This is a passage that winds its way around the backs of Shoreditch with a mix of 1950s factory buildings and modern flats.

The passage also has a complicated naming history.

The western two-thirds was originally called Norfolk Gardens, and the eastern part was called New Norfolk Street. Then in the 19th-century, both passages were renamed as Norfolk Place and again renamed later as Dereham Place, with a line of bollards where the two roads met. The names were split again in the 20th-century, to create Dereham Street and Dereham Place respectfully.

Goad’s 1888 Insurance Plan of London Vol. VI: sheet 148

OS Map – 1896

OS Map – late 1940s

The area initially developed as housing but was slowly consumed by industry, and by the 19th century the whole area was mainly timber yards and workshops, but Norfolk Place still managed to cling onto some housing for workers, although being surrounded by industry would have made these very cheap homes to rent.

One exception was Norfolk Buildings, a couple of blocks of “model dwellings”, which were properties specially constructed for the accommodation of the working classes, and while better than living in old houses, the model dwellings were still cramped places to live.

Most of the buildings lining Dereham Place and Dereham Street were destroyed or badly damaged during WW2, leaving just a single block, known as Norfolk Buildings standing after the war.

What went up after the war were largely office/warehouse buildings, many of which still survive to the western end, but the eastern end has in recent years been part of the Shoreditch effect and been redeveloped into packed rows of flats.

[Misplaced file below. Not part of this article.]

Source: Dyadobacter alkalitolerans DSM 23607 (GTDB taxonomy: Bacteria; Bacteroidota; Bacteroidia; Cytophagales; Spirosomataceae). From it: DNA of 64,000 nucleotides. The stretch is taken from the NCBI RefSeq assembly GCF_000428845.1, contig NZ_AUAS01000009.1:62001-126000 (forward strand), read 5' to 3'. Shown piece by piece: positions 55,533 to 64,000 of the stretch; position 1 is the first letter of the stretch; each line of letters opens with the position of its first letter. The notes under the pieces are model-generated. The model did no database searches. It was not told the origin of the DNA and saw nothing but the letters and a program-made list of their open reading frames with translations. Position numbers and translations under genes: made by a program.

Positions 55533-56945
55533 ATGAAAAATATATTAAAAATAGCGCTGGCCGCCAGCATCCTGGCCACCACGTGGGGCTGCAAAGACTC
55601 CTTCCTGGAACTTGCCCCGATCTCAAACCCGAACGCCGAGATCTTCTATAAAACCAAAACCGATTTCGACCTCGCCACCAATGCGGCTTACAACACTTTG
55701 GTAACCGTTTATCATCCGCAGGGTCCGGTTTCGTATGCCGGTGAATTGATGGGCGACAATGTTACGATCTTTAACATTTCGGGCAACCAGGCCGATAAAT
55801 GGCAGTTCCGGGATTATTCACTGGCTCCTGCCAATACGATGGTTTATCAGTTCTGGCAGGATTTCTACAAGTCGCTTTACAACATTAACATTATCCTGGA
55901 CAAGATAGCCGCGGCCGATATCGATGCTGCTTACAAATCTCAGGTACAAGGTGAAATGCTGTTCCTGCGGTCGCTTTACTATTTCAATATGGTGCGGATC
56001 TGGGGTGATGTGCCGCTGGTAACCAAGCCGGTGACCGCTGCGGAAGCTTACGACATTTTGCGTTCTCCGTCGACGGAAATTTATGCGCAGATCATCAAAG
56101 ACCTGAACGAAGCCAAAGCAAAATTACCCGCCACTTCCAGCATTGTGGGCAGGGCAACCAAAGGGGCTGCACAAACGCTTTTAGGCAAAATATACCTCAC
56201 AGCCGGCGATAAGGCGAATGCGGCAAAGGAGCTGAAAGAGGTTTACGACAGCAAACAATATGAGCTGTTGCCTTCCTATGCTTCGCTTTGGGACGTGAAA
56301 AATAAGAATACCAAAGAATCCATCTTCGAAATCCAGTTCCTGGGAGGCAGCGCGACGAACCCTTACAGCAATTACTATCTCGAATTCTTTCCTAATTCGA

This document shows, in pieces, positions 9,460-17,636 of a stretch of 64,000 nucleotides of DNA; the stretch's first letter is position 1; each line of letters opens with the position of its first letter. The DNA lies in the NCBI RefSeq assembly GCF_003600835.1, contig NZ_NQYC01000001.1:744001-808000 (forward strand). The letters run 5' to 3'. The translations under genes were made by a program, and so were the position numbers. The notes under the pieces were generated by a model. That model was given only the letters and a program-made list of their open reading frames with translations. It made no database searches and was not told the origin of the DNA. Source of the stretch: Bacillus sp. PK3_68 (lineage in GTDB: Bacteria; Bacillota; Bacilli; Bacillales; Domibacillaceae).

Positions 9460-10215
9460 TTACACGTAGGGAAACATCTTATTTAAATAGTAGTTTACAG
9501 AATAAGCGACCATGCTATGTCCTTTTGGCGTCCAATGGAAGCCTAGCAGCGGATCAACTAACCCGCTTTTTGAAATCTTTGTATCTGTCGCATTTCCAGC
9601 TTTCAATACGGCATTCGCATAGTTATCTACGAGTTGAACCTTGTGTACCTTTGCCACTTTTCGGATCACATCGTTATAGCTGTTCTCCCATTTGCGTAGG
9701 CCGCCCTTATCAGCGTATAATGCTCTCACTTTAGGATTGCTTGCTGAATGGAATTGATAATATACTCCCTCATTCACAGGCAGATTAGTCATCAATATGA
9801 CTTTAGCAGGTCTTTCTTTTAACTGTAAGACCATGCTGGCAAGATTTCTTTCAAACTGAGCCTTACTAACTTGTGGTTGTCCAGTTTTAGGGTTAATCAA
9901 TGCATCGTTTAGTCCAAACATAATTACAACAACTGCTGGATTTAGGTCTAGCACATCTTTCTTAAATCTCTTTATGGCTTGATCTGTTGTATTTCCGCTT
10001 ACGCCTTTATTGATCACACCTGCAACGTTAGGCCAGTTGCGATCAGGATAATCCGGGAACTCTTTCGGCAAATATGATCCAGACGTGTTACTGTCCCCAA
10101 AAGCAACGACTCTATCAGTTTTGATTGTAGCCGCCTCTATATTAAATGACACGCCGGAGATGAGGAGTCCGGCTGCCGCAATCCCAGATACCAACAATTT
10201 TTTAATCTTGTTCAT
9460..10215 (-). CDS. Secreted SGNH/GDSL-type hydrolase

It’s a very Shoreditch area, cobbles lead to roads under railways with changing street art on the railway wall and what looks like a bar squashed into the arches is actually a series of photography studios and events spaces.

On the right (photo below) is a newish block of buildings that are sold as live-work properties, in a way harking back to many of the original inhabitants of the area who would have lived and worked in the same building. Opposite is the Foundry, a residential building with a name nicked from a list of locally appealing names, as there’s never been a foundry on this site.

As you head towards the end of the passage, it looks as if it’s going to be a dead-end as the road has double yellow lines that run around the end of the road, but in fact, it continues around the corner. A narrow passage leads to a wider back-street which is mainly used for parking cars and covering walls with graffiti.

The north side of the passage is dominated by Sheraton House, a post-war “flatted factory”, a building that was designed to provide space for a number of smaller factories so that they could continue to operate in the area. Many of the occupants have long since moved away, and there’s finally a growing awareness of the unique architectural heritage of this form of building.

Developers have recently been given permission to redevelop the former factory building into offices and plonk a very out-of-character glass box extension on top.

The plans have been approved — so while the 1950s architecture won’t appeal to everyone, if you want to see an increasingly rare survivor of a 1950s era flatted factory before it’s desecrated, pop along soon.

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